05:47AM | 02/22/01
Member Since: 02/21/01
6 lifetime posts
OK you guys .. I've been reading you for a while now and you all seem pretty sharp. Let's see what you think of this one:

I have a 40-yr-old brick house with a brick fireplace in the kitchen. When we bought the house, rain would drip into the fireplace. We re-roofed (needed to be done anyway), and the drip continued. New chimney cap (also needed anyway), still drips. I've climbed around in the attic during downpours and there isn't one drop of water around the fireplace, but my casserole dish in the fireplace fills up every time!

What should I try? This one has me scratching my head alot. I haven't tried spending a weekend spraying areas of the chimney with a hose to track the leak. But I see many of you talking about porous mortar. How common is that?

Thanks for your help in advance.

-- Sarah/knit


07:55AM | 02/22/01
Member Since: 03/13/00
1675 lifetime posts
Testing with a water hose is good. Some thoughts:
Is this a 2 (or more) story house? Can you look up close at all the exposed parts of the chimney to verify there are no cracks in it? Are there any water marks anywhere else in the house, like a ceiling? Once it starts raining, how long does it take to start dripping in the chimney - is it immediate? And how long does it continue to drip after the rain stops? Does wind or wind direction have any effect? Is the rain water that comes in discolored? If so, with what? Finally, how far can you see up the chimney by sticking your head in and using a flashlight?

[This message has been edited by rpxlpx (edited February 22, 2001).]


02:49AM | 02/23/01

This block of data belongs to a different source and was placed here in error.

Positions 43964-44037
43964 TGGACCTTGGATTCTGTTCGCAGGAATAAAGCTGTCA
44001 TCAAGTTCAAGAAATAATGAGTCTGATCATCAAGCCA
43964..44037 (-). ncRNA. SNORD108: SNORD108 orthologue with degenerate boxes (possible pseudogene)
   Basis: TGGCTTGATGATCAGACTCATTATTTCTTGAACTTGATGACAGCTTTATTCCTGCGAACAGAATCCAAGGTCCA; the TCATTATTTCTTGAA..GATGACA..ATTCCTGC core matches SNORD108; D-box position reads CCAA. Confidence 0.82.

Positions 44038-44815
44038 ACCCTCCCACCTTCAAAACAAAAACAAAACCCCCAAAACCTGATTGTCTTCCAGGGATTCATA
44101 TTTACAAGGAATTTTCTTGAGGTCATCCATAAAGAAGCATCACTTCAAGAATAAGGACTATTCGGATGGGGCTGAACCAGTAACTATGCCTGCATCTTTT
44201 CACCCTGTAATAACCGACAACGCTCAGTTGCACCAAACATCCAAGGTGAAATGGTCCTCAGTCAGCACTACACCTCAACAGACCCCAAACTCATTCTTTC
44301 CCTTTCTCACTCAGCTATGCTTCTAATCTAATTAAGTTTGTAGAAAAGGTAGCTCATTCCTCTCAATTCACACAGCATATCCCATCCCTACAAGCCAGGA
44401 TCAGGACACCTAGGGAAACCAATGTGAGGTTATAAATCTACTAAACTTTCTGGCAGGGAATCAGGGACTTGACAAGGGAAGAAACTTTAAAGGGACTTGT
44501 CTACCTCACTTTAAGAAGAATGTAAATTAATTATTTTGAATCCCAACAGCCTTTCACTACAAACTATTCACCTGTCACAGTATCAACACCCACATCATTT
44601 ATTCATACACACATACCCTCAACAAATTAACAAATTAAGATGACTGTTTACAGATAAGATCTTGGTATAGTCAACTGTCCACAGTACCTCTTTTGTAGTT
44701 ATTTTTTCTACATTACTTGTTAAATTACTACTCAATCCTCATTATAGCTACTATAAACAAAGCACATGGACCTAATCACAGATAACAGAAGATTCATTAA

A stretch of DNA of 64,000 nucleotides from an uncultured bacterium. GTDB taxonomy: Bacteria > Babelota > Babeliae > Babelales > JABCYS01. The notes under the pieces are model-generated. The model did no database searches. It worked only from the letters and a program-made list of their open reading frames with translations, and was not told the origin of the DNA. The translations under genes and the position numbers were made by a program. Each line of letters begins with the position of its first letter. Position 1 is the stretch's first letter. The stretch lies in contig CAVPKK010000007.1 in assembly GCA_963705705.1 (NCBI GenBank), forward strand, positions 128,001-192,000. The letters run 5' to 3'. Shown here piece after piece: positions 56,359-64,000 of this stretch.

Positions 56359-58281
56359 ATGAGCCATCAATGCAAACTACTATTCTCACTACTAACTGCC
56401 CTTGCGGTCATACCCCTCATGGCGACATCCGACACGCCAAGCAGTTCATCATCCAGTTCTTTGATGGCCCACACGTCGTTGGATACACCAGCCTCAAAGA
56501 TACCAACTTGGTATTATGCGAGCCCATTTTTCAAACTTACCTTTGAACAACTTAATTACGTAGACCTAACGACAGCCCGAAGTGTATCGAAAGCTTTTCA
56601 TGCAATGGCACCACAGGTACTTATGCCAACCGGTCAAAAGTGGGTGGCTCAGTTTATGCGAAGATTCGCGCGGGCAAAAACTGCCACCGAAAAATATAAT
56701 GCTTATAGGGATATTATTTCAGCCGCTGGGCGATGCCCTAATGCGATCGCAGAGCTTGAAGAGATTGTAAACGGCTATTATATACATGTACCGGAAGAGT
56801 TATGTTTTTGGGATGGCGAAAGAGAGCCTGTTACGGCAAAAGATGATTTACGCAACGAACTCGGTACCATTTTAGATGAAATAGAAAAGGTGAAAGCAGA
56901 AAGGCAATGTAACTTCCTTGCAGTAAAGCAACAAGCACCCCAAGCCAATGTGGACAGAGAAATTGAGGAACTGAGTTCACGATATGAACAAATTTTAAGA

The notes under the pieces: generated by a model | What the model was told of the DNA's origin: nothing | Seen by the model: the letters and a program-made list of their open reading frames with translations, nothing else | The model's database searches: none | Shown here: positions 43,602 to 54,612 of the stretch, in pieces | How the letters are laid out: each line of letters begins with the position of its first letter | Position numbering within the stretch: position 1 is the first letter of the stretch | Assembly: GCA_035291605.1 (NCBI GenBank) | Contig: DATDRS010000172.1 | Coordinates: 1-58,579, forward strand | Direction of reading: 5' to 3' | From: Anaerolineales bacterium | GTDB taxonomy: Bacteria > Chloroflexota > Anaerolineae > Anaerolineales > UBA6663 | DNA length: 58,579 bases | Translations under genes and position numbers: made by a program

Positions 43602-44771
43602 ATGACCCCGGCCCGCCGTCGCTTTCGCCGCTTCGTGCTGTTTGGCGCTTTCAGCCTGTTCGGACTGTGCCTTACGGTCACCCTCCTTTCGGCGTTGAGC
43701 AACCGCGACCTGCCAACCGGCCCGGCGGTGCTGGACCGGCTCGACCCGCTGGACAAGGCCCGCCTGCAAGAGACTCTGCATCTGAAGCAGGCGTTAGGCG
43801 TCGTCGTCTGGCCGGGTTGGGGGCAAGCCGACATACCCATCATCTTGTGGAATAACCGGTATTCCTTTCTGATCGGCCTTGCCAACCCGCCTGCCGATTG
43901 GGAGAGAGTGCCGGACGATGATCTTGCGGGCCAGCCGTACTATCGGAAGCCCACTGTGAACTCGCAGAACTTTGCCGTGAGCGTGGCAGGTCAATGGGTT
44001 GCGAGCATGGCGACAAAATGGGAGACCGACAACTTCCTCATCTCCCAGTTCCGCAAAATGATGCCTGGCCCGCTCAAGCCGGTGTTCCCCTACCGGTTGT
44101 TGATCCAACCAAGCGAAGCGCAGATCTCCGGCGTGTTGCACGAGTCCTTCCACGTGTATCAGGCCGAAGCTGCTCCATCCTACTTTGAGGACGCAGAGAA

Member Since: 02/21/01
6 lifetime posts
Wow .. I have some research to do! I'll get up there and look around this weekend. It's been raining this week, so the hose and ladder have had to wait.

I can answer some of those questions:

The house is a one-story ranch, but the chimney extends to the basement where there is a second fireplace. I haven't found any water in the basement fireplace. The house has settled, and there is a prominent crack but that's on the inside of the house (at ground level, below the leak). I'll look for more this weekend.

The only water marks I've seen are from water that I don't catch in the fireplace running onto the floor, and subsequently into the basement. That hasn't happened very often. The ceilings are all dry.

The leak will start within a few minutes of a storm. The intensity of rain and wind seem to affect the volume of water. I haven't been able to determine what the preferred wind direction is. The leak will stop within a few minutes of rain ending.

The water that comes in is like dirty lake water ... translucent, but brown. It also has soot-like sediment. I have stuck my head into the flue, and the previous owners packed some kind of black foam/goo into the flue to, I assume, stop the leak. The water is coming in around the goo.

What is the significance of the water color? That's an interesting question!

Thanks again ..